When it became clear that the pandemic was going to become a serious issue in America, social distancing quickly became one of our most crucial early weapons to protect ourselves against the virus. Most office workers who could work remotely were allowed to do so and transitioned quickly. In the beginning, most assumed this would be a very temporary measure.
But as the ongoing pandemic forced many companies to repeatedly push back their return-to-work dates, office space investors became increasingly concerned about the longer-term impact. If working from home flipped from a temporary safety measure to a nationwide lifestyle change, what would become of their investments?
Today, the debate over whether offices are on their way out for good continues. But the latest return-to-office numbers are out, and they suggest that we may have been approaching this question all wrong. Rather than a broad yes-or-no question with an answer that can be applied nationwide, it appears this is a question that needs to instead be asked on a city-by-city basis. With that in mind, let's look at two cities where office space is likely a strong investment right now, as well as one city where it may not be.
Texas for the win
According to new data from office security company Kastle, Austin and Houston, Texas, are leading the nation in the return to office with 60.4% and 55.7% office occupancy, respectively.
Austin is the nation's leading return-to-work city by quite a bit, with a significant lead over first runner-up Houston. In addition to being the state capital, Austin is a burgeoning hub, with many major companies now having a significant office presence there. The city has even seen significant growth in its younger population as a result.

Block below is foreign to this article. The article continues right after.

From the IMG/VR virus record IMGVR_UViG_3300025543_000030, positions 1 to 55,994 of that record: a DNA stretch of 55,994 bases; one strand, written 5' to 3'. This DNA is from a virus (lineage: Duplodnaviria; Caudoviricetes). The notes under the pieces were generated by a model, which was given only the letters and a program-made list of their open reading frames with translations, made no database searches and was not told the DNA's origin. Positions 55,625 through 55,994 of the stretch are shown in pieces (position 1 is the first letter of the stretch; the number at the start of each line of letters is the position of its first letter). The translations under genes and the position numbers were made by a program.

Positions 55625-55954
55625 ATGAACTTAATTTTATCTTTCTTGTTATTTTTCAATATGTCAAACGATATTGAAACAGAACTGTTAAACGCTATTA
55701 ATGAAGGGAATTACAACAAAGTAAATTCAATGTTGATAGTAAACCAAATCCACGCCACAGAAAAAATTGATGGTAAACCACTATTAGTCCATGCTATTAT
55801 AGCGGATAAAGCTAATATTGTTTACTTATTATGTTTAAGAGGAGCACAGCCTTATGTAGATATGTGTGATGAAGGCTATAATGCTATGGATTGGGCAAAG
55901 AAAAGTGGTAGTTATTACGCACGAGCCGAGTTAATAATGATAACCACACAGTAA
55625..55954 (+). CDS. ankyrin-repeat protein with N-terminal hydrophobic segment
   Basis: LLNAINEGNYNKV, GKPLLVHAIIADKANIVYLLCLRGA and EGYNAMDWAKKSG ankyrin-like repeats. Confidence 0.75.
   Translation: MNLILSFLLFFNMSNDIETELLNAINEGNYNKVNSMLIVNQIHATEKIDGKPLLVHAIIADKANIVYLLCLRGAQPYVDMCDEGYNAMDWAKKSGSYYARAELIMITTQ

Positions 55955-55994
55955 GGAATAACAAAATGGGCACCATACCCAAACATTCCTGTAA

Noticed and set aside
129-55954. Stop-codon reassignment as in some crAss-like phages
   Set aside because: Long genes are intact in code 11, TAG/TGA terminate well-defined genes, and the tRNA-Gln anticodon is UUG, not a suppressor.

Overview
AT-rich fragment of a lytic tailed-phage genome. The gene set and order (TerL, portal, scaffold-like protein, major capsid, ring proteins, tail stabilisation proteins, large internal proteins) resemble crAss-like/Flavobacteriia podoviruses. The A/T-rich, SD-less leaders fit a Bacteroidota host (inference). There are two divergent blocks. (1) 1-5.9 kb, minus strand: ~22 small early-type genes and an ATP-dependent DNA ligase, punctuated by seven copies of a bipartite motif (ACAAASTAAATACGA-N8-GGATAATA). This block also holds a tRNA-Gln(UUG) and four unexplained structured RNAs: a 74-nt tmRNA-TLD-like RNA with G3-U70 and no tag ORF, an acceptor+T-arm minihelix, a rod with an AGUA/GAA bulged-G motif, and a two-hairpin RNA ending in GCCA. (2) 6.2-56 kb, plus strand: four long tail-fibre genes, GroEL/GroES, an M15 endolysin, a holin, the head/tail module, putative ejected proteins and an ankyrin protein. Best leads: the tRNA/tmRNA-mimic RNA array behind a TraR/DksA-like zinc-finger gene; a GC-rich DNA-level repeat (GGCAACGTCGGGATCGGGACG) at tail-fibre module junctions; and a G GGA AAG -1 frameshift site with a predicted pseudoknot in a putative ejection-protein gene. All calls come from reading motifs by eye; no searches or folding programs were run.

Houston's appearance on this list could be a bit surprising, since the city had one of the highest office vacancy rates in the country at the start of the year. But now new office development is slowing to a crawl to eliminate the oversupply issue. As the demand for fuel heats up, Houston's role as a major energy hub will mean more office use. And like Austin, Houston is also seeing tremendous population growth.
San Francisco blues
As of April 27, San Jose technically has the lowest office occupancy of the 10 major metros Kastle tracks, at 34.2%. But San Francisco is barely beating it with 35.4% occupancy, and there's reason to believe the future may be brighter for San Jose's office space than it is for San Francisco's. For starters, San Jose's one-week office occupancy growth from April 20 to April 27 was 3.1%, whereas San Francisco's was a mere 1.9%.
San Francisco's status as the most expensive U.S. city to live in is hurting it in many ways right now, and office space is no exception. Workers are taking advantage of the availability of more remote opportunities to move to less-expensive areas.
Should you invest in office space?
It's worth noting that this is traditional office space we're talking about. Many remote workers are less than comfortable working from home for a variety of reasons, such as having small children home all day, not having enough space to set up an office, or simply needing that mental cue of leaving the house and going somewhere separate from the rest of their lives to focus and get their best work done. That's why co-working spaces may still be well worth investing in, no matter where you are.
Investing in traditional office space could be a great opportunity as well. You'll just want to pay close attention to what's going in the city you're looking to invest in. Likewise, if you want to buy into office real estate investment trusts (REITs), you'll want to pay close attention to the geography of their portfolios.